Read The Prince and the Pauper Online

Authors: Mark Twain

Tags: #Criticism, #Classics, #Literature: Classics, #Literature - Classics, #General, #Fiction, #Historical, #London (England), #Boys, #Princes, #Impostors and imposture, #Poor children, #King of England, #Edward, #VI, #1537-1553

The Prince and the Pauper (9 page)

BOOK: The Prince and the Pauper
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“Yet did my brother Hugh turn these faults to good account—he seeing that our brother Arthur’s health was but indifferent, and hoping the worst might work him profit were I swept out of the path—so—but ’twere a long tale, good my liege, and little worth the telling. Briefly, then, this brother did deftly magnify my faults and make them crimes; ending his base work with finding a silken ladder in mine apartments—conveyed thither by his own means—and did convince my father by this, and suborned evidence of servants and other lying knaves, that I was minded to carry off my Edith and marry with her, in rank defiance of his will.

“Three years of banishment from home and England might make a soldier and a man of me, my father said, and teach me some degree of wisdom. I fought out my long probation in the continental wars, tasting sumptuously of hard knocks, privation, and adventure; but in my last battle I was taken captive, and during the seven years that have waxed and waned since then, a foreign dungeon hath harbored me. Through wit and courage I won to the free air at last, and fled hither straight; and am but just arrived, right poor in purse and raiment, and poorer still in knowledge of what these dull seven years have wrought at Hendon Hall, its people and belongings. So please you, sir, my meager tale is told.”

“Thou hast been shamefully abused!” said the little king, with a flashing eye. “But I will right thee—by the cross will I! The king hath said it.”

Then, fired by the story of Miles’s wrongs, he loosed his tongue and poured the history of his own recent misfortunes into the ears of his astonished listener. When he had finished, Miles said to himself:

“Lo, what an imagination he hath! Verily this is no common mind; else, crazed or sane, it could not weave so straight and gaudy a tale as this out of the airy nothings wherewith it hath wrought this curious romaunt. Poor ruined little head, it shall not lack friend or shelter whilst I bide with the living. He shall never leave my side; he shall be my pet, my little comrade. And he shall be cured!—aye, made whole and sound—then will he make himself a name—and proud shall I be to say, ‘Yes, he is mine—I took him, a homeless little ragamuffin, but I saw what was in him, and I said his name would be heard some day—behold him, observe him—was I right?’ ”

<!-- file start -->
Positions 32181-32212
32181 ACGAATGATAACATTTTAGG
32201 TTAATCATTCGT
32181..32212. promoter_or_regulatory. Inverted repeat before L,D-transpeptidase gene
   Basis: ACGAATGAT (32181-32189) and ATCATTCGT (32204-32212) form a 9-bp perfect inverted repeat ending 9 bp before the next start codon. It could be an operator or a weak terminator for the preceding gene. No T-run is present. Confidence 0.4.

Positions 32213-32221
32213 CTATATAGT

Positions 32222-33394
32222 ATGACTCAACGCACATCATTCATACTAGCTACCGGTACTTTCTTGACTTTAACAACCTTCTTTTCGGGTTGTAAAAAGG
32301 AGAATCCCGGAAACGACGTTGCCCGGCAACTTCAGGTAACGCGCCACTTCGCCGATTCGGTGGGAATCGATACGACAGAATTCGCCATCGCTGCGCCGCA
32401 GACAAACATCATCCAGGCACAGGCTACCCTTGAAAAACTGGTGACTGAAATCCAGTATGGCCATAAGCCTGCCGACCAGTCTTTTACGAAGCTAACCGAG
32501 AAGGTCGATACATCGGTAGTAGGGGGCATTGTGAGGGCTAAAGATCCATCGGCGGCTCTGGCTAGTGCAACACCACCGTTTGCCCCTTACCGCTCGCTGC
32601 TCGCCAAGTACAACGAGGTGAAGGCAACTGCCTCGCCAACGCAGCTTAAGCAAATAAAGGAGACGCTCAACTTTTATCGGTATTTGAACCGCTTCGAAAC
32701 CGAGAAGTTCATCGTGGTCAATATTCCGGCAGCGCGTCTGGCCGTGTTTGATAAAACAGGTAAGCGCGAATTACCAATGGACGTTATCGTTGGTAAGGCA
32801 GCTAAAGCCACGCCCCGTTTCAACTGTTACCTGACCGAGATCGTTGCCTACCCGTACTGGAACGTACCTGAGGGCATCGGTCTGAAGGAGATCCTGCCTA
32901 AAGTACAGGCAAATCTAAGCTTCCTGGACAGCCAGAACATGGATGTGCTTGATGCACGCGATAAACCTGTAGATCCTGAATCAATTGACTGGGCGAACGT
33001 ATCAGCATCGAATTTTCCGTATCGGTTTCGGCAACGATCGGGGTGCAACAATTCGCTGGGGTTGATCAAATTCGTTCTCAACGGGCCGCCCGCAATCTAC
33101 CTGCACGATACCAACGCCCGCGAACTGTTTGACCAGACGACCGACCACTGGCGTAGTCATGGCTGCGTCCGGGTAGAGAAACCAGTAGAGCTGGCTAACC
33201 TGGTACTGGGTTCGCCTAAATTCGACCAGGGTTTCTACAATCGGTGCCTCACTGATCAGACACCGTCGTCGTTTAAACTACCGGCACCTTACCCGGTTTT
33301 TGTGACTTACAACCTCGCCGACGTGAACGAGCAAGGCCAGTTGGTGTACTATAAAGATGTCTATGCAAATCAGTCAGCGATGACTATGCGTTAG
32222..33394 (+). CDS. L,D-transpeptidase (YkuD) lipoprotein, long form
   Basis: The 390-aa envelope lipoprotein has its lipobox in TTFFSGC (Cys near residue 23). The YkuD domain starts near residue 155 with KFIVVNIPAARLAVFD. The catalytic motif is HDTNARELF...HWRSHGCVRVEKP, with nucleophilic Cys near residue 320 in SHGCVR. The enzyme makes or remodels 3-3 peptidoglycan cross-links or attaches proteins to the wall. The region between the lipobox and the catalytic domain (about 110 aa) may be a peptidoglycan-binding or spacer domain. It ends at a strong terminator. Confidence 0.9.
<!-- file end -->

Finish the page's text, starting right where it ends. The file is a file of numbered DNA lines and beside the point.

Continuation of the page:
The king spoke—in a thoughtful, measured voice:

“Thou didst save me injury and shame, perchance my life, and so my crown. Such service demandeth rich reward. Name thy desire, and so it be within the compass of my royal power, it is thine.”

This fantastic suggestion startled Hendon out of his reverie. He was about to thank the king and put the matter aside with saying he had only done his duty and desired no reward, but a wiser thought came into his head, and he asked leave to be silent a few moments and consider the gracious offer—an idea which the king gravely approved, remarking that it was best to be not too hasty with a thing of such great import.

Miles reflected during some moments, then said to himself, “Yes, that is the thing to do—by any other means it were impossible to get at it—and certes, this hour’s experience has taught me ‘twould be most wearing and inconvenient to continue it as it is. Yes, I will propose it; ’twas a happy accident that I did not throw the chance away.” Then he dropped upon one knee and said:

“My poor service went not beyond the limit of a subject’s simple duty, and therefore hath no merit; but since your majesty is pleased to hold it worthy some reward, I take heart of grace to make petition to this effect. Near four hundred years ago, as your grace knoweth, there being ill blood betwixt John, king of England, and the king of France, it was decreed that two champions should fight together in the lists, and so settle the dispute by what is called the arbitrament of God. These two kings, and the Spanish king, being assembled to witness and judge the conflict, the French champion appeared; but so redoubtable was he that our English knights refused to measure weapons with him. So the matter, which was a weighty one, was like to go against the English monarch by default. Now in the Tower lay the Lord de Courcy, the mightiest arm in England, stripped of his honors and possessions, and wasting with long captivity. Appeal was made to him; he gave assent, and came forth arrayed for battle; but no sooner did the Frenchman glimpse his huge frame and hear his famous name, but he fled away, and the French king’s cause was lost. King John restored De Courcy’s titles and possessions, and said, ‘Name thy wish and thou shalt have it, though it cost me half my kingdom’; whereat De Courcy, kneeling, as I do now, made answer, ‘This, then, I ask, my liege; that I and my successors may have and hold the privilege of remaining covered in the presence of the kings of England, henceforth while the throne shall last.’ The boon was granted, as your majesty knoweth; and there hath been no time, these four hundred years, that that line has failed of an heir; and so, even unto this day, the head of that ancient house still weareth his hat or helm before the king’s majesty, without let or hindrance, and this none other may do.